Can the Covid-19 epidemic upturn the global power structure going forward? Michel Duclos at Institut Montaigne makes a good case that it just might:
“Great Power competition” – dominated practically by the rivalry between the United States and China, as well as Russia – has become the dominant factor. International institutions have entered a phase of weakening, due partly to an American withdrawal, and partly to discord among major powers. It follows that the WHO is not playing the central role it should in the Covid-19 crisis. It was informed too late by China, to the detriment of other states' ability to react, and having to comply with Chinese injunctions before declaring a state of pandemic. WHO gives the sense that it is echoing a “Chinese line” on the fight against the virus. China, by the way, is reaping the benefits of the investment it has put in the UN system in recent years. This brings us to our second starting point: the increased space taken by China and Asia in world affairs.
It had been commonplace for years to observe the rise of China and Asia. Covid-19 provides a somewhat negative illustration of this, but one that is immediately clear. Beijing’s initial policy of opacity, as noted above, contributed greatly to the spread of the pandemic. But the most striking element is elsewhere. On the one hand, because of value chains’ structure today, the shutdown of a large part of the Chinese economy has had, and continues to have, major effects on the world economy; unlike 2008, today’s financial crisis is second only to a crisis of supply and demand in the real economy. On the other hand, the “Great Power competition” not only puts international solidarity on the back burner, but above all translates into an astonishing “soft power”competition between China and its main rivals.
From this point of view, we have witnessed an unprecedented demonstration. The People’s Republic of China was in difficulty at the beginning of the crisis, due to its initial attitude of repression of Wuhan’s whistle-blowers; forced closures of its factories; and then appearing to overcome the epidemic thanks to authoritarian quarantine measures, combined with an unprecedented use of artificial intelligence. Finally, China emerged from the ordeal while Europeans, now the main area of infection, were slow to implement drastic measures, while the Trump administration demonstrated its messy incompetence. China today is reviving its economy at a time when stock markets are collapsing in the West. It is fighting against the misplaced xenophobic insinuations of Donald Trump in an absurd battle of disinformation, and above all, it is acting as a lifeline for Italy or Serbia, partly because of the clumsiness of their European partners. In the emerging world, China is certainly appearing as the power that can assist internationally, which was once the United States’ go-to role.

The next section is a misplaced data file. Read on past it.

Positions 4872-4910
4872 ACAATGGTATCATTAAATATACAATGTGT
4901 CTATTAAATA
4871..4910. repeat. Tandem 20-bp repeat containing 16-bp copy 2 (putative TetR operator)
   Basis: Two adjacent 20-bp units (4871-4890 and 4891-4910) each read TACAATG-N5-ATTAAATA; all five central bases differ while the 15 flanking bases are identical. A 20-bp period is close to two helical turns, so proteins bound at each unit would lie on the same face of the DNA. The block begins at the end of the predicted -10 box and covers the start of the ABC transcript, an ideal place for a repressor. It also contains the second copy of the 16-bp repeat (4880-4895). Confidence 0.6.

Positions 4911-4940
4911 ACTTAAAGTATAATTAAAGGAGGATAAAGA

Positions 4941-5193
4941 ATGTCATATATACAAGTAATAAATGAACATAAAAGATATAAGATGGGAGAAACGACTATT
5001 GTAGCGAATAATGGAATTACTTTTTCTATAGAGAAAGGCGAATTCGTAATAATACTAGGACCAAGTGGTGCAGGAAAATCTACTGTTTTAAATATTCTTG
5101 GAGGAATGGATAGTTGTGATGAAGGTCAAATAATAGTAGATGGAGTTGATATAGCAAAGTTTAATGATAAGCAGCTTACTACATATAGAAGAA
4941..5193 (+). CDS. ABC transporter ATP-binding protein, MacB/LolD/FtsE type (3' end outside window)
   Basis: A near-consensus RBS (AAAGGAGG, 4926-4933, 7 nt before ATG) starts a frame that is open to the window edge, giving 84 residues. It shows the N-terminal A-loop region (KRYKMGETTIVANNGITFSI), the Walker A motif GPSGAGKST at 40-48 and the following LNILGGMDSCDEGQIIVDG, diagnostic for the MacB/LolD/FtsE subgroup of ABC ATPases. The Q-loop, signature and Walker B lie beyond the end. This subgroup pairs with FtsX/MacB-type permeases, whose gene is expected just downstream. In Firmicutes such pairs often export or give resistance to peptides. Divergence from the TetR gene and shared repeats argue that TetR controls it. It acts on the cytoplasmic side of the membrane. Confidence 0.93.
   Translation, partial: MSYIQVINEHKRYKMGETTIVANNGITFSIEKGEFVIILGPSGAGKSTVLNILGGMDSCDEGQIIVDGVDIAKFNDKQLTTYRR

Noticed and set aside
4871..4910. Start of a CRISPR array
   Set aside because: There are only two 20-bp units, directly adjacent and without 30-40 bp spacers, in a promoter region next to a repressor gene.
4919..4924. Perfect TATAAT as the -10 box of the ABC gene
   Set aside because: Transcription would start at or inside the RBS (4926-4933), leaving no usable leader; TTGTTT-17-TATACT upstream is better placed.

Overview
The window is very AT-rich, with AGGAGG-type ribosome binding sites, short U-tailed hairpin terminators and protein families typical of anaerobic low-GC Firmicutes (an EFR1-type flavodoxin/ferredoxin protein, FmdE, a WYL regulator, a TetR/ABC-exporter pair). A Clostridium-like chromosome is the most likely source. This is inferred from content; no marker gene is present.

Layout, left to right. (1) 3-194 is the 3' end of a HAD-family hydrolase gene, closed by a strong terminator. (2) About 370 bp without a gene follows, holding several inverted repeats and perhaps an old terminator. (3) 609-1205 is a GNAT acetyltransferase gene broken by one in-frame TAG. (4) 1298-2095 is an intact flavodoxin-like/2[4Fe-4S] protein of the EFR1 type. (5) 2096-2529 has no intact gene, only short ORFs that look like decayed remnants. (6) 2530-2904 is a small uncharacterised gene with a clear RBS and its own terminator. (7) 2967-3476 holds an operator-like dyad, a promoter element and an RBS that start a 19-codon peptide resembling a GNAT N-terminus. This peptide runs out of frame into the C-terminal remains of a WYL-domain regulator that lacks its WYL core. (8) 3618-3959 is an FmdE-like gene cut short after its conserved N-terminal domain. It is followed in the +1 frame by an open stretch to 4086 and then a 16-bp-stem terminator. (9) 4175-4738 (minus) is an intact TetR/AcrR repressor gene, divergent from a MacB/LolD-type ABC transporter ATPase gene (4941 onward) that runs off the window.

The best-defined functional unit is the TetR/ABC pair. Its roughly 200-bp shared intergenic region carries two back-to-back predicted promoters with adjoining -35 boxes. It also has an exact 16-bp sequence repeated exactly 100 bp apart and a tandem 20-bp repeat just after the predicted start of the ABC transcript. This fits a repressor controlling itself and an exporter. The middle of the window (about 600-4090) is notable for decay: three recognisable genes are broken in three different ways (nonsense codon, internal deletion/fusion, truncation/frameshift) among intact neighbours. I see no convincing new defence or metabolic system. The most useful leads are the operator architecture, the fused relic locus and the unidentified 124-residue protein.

China perhaps has an interest in not pushing this propaganda war too far, as it is not immune to a Covid-19 rebound, or other twists and turns. However, for now at least, the debate between authoritarianism, populism and liberalism is being revived in our democracies. It is too early to know how this debate will turn out. For some, the scale of the crisis can lead to a rehabilitation of expertise, institutions and international cooperation, and devalues the populists' more cookie-cutter approach. Others, on the other hand, inspired by sovereigntist ideas, argue that the European institutions have proved to be irrelevant and had to support and pursue measures to re-establish border controls.
The kind of undeclared Cold War that had been brewing for some time shows its true face under the harsh light of Covid-19.
What we would like to especially note at this point is the conjunction that is taking place before our eyes between geopolitical competition and competing political models, along the lines of lessons that emerged from Institut Montaigne’s study on “neo-authoritarians”. The “Chinese model” emerges in this case as a reference for the global anti-liberal current, while China shamelessly tries to capitalize on the country’s “victory against the virus” to promote its political system. The kind of undeclared Cold War that had been brewing for some time shows its true face under the harsh light of Covid-19.